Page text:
The Use of Technology at Live Music Events
We live in a world surrounded by technology. No matter where you are, what you are doing, our focus always is on our mobile phones, tablets, laptops or kindles. Conversing with one another is slowly becoming a thing of the past, you only have to look as far as the post 5:30pm train from work to realise that we are not speaking to other people as we were 10 years ago.
Although technology can ultimately be a life saver, it can also mean the death of the things we love. For me that is live music events.
You’ve been waiting to see your favourite artist perform for a number of months now, since you purchased, downloaded or streamed their latest/debut album. You make an attempt to arrive earlier than planned to get a firm standing spot for the show ready to be in complete awe of that artist on stage, but as soon as the lights come up and the crowd begin to roar — what happens next is becoming an all too familiar experience.
Simultaneously all the people surrounding you take out their phones and tablets and begin taking pictures or record every second of the entire show. It has to be the most frustrating part of modern day gigs. In all honesty taking a couple of pictures is sufficient, but why spend the entire time on your phone taking pictures, you’ve spent your hard-earned money on these tickets and the excitement has been building since you bought them. But for 90 odd minutes you end up watching the gig through someone’s iPhone and not enjoying the music and visuals that the artist has spent months or years working on. Viewing it back on the train home or the night after is great, you get to relive that track from the album you’ve undoubtedly know all the words too but do you actually remember what it was like being there and listening to the music live? The answer in most cases in no.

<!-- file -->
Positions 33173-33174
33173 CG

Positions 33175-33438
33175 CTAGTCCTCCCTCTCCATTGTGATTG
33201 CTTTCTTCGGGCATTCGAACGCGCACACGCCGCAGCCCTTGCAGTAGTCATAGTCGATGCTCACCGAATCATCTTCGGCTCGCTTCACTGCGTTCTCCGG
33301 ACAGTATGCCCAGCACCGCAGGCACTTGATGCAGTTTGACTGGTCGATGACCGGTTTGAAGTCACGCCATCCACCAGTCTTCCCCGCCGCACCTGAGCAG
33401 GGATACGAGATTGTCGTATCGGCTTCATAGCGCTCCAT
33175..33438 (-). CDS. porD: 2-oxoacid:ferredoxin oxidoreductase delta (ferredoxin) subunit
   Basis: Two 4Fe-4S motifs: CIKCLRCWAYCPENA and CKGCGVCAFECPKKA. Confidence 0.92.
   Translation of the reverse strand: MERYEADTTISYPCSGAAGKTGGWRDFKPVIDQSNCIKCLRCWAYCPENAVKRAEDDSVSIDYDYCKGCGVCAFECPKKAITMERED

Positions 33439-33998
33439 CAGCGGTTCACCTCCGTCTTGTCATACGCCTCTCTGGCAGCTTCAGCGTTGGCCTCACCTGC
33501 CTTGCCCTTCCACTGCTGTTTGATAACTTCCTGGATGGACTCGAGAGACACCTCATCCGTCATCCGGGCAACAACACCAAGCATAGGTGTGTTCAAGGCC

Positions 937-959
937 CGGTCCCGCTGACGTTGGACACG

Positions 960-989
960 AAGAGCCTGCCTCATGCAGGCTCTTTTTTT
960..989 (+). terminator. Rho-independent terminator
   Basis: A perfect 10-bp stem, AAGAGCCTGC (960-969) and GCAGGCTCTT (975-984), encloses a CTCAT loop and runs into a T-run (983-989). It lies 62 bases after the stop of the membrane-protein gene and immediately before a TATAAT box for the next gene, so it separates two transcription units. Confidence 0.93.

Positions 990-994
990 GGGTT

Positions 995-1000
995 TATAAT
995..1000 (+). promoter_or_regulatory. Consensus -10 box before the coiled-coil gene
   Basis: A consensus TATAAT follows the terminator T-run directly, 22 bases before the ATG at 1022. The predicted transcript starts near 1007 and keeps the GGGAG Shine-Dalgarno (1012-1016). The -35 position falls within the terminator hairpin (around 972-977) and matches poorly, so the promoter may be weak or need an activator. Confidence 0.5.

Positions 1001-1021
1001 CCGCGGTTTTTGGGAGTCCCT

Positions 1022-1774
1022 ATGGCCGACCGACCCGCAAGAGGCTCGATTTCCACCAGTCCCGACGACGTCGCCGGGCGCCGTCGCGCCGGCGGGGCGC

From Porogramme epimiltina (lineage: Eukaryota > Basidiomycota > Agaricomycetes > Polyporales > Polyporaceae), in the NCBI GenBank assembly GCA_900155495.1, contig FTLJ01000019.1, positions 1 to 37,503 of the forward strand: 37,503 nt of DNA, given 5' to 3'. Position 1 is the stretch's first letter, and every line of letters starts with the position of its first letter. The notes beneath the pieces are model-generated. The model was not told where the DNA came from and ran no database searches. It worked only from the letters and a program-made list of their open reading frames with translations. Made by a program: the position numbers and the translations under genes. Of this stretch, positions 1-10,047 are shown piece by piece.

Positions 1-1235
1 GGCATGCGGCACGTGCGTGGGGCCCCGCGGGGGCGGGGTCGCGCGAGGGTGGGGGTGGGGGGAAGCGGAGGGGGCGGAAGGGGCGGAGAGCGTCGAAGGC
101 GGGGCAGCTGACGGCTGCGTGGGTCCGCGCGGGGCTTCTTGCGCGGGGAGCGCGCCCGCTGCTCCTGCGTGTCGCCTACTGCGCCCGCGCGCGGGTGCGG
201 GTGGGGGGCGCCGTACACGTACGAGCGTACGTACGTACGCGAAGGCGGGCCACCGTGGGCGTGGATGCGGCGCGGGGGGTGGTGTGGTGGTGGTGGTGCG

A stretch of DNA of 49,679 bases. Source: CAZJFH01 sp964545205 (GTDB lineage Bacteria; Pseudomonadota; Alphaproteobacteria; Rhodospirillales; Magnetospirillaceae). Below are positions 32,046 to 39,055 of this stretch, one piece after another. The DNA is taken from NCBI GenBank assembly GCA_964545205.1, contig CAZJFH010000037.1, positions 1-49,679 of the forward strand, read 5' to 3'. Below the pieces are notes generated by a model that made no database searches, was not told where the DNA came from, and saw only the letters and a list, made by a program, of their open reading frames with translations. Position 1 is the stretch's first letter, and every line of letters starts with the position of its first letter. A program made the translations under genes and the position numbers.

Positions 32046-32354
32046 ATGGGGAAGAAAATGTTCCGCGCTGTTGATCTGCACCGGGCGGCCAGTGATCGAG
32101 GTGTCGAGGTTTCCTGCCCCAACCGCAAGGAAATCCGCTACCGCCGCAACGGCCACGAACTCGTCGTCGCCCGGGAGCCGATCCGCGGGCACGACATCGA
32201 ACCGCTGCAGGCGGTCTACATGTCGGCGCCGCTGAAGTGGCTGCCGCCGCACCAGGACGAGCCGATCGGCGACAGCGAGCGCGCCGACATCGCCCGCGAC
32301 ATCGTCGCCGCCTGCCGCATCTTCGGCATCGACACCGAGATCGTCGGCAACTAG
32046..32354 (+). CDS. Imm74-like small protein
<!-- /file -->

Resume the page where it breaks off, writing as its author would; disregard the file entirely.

As technology has become such a central part of our everyday lives its become natural to share every moment with everyone. Whether that’s ‘checking in’ at The 02 on Facebook, writing out a tweet about the band your about to see five times over before actually pressing ‘Tweet’ (because you can never quite fit it into those 140 characters), or deciding on what filter to add to your latest snaps for Instagram. The point I’m trying to make is that technology is beginning to ruin real life experiences like concerts and festivals, to the point where in a not so distant future the norm at concerts will be for the artist to perform just for your mobile phones and the social networking world.
Live music has become vitally important to a musicians as a result of the decline in album sales, rise in streaming services and 360 contract deals. It’s a chance for the artist to connect with their fans in a way that a pair of headphones or wireless speakers simply can’t. Listening to music live is as good as it gets for every music fan but if we let technology ruin these experiences, not only will the musicians and the art suffer but us the music fans will too. We should all enjoy the music with our eyes and ears, not our iPhones.